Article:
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Title: 'Changing times' : war and social transformation in Mid-Western Nepal
Author: Zharkevich, Ina
ISNI:       0000 0004 5361 5236
Awarding Body: University of Oxford
Current Institution: University of Oxford
Date of Award: 2014
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This thesis is an ethnographic account of social change, triggered by the civil war in Nepal (1996-2006). Based on an ethnographic fieldwork in the village of Thabang, the war-time capital of the Maoist base area, this thesis explores the transformative impact of the conflict on people’s everyday lives and on the constitution of key hierarchies structuring Nepali society. Rather than focusing on violence and fear – the commonly researched themes in warzones – the thesis examines people’s everyday social and embodied practices during the war and its aftermath, arguing that these remain central to our understanding of war-time social processes and the ways in which they shape the contours of post-conflict society. By focusing on mundane practices – such as meat-eating and alcohol-drinking, raising livestock and worshipping gods – the thesis demonstrates how change at the micro-level is illustrative of a profound transformation in the social structures constituting Nepali society. Theoretically, the thesis seeks to understand how the situation of war re-orders society: in this case, how people in the Maoist base area interiorized formerly transgressive norms and practices, and how these practices were normalized in the post-conflict environment. The research revealed that much of the change triggered by the conflict came as a result of the ‘exceptional’ times of war and the necessity to follow ‘rules that apply in times of crisis’. Thus, in adopting transgressive practices during the conflict, people were responding to the expediency of war-time rather than following Maoist war-time policies or ‘propaganda’. Furthermore, while adopting hitherto unimaginable practices and making them into habitual action, people transformed the rigid social structures, without necessarily intending to do so. The thesis puts particular stress on the centrality of unintended consequences in social change, the power of embodied practice in making change real, and the ways in which agency and structure are mutually constitutive.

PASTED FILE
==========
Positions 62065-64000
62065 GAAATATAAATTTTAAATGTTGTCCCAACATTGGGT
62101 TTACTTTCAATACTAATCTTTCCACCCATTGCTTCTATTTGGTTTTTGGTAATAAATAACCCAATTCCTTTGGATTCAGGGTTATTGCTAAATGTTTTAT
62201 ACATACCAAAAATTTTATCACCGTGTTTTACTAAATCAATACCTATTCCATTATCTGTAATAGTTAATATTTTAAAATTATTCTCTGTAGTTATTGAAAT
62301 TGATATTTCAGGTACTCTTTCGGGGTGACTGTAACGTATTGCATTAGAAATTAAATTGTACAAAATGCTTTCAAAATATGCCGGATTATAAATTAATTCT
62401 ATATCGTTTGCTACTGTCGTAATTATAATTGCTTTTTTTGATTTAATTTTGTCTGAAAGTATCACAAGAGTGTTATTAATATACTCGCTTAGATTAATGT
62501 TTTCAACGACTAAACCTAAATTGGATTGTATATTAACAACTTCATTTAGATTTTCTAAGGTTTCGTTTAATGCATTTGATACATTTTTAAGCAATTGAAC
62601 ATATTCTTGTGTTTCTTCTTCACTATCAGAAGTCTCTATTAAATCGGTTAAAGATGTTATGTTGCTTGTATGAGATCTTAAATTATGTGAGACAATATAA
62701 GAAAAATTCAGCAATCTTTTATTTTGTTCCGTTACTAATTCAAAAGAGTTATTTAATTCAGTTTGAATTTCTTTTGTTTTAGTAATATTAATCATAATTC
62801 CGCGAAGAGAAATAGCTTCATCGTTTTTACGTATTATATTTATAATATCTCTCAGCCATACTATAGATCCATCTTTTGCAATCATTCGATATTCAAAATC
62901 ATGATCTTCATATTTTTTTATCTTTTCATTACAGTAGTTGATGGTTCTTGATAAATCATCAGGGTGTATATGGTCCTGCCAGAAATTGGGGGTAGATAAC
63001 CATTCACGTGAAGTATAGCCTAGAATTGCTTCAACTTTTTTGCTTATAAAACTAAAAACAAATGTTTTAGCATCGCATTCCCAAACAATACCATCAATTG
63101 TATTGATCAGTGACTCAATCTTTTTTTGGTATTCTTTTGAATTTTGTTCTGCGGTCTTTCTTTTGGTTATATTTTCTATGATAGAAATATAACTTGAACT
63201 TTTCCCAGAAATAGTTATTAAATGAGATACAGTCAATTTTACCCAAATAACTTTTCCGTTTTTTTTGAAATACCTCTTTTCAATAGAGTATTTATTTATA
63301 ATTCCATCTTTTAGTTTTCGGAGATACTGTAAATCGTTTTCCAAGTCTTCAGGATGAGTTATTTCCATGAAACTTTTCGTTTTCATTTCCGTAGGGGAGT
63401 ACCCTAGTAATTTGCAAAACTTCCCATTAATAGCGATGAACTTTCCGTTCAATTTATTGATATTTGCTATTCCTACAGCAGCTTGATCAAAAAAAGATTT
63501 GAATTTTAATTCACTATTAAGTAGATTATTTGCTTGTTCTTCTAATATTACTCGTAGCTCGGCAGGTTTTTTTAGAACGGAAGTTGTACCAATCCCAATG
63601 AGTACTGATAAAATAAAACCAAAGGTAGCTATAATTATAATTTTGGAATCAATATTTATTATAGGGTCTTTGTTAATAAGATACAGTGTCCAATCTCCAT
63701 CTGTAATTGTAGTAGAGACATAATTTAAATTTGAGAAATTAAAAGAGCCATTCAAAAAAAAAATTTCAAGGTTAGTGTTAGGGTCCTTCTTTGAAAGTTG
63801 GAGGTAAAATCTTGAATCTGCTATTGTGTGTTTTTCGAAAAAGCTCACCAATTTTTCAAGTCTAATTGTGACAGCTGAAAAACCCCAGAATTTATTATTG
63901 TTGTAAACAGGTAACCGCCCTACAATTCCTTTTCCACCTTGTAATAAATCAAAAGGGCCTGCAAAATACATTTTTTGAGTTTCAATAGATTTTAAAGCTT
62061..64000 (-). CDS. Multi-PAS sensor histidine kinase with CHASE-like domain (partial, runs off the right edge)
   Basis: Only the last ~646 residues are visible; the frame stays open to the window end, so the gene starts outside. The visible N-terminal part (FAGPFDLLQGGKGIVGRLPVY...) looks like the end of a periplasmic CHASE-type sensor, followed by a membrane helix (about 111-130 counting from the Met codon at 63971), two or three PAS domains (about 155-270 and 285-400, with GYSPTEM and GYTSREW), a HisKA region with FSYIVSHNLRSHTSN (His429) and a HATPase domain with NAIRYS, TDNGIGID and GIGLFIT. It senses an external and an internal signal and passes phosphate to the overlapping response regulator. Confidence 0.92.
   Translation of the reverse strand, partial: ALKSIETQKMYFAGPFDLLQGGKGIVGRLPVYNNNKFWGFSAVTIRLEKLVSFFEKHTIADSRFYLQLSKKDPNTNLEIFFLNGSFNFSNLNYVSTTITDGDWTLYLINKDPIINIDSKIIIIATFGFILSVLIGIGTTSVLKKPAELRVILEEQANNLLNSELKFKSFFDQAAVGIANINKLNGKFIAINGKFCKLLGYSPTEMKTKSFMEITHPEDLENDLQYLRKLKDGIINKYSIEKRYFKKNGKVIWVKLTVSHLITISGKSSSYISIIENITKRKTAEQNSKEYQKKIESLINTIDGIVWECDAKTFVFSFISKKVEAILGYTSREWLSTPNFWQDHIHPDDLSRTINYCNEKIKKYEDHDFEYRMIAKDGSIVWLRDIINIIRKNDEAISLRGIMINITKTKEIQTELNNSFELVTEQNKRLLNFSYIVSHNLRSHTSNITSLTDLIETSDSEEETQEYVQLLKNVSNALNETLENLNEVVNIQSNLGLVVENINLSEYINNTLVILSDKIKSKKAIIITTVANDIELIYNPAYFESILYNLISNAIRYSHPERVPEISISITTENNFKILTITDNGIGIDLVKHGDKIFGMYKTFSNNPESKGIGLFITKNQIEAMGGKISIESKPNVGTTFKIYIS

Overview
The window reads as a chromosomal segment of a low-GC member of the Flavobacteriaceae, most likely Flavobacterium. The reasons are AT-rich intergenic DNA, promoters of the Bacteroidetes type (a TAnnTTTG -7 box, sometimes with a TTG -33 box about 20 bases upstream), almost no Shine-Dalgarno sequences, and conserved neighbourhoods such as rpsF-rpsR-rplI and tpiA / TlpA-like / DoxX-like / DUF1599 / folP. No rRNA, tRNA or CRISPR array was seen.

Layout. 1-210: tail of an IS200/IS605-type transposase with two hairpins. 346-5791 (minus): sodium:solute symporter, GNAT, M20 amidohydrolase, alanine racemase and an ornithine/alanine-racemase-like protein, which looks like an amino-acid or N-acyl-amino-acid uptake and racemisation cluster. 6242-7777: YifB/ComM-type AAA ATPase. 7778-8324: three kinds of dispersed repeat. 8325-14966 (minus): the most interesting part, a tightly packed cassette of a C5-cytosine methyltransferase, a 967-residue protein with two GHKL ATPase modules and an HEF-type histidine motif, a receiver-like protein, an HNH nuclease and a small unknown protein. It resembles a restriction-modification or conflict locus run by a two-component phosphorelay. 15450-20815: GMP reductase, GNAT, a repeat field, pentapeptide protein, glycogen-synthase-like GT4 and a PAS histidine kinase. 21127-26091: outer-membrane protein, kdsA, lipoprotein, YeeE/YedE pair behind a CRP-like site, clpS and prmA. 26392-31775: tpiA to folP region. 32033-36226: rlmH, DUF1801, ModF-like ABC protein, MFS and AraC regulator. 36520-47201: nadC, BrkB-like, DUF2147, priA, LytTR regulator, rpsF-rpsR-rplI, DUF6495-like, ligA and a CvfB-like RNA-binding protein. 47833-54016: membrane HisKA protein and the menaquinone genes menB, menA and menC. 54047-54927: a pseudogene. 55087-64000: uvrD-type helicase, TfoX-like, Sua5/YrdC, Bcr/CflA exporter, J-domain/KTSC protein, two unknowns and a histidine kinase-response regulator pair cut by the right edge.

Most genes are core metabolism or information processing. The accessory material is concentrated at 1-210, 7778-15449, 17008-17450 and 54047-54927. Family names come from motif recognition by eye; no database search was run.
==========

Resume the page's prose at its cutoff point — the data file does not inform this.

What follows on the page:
Supervisor: Jo, Boyden; David, Gellner; David, Gellner Sponsor: Not available
Qualification Name: Thesis (Ph.D.) Qualification Level: Doctoral
EThOS ID:  DOI: Not available
Keywords: Anthropology ; Conflict ; Nepal ; People's War ; Maoism ; Maoist base area ; civil war ; revolution ; conflict zone ; guerilla enclave ; anthropology of war and conflict ; post-conflict reconstruction ; post-conflict societies ; social change ; everyday life during war ; war-time social processes ; youth ; generation and conflict ; peasants ; civilians and guerillas ; practice theory ; embodiment and embodied change ; agency in conflict ; habitus ; Bourdieu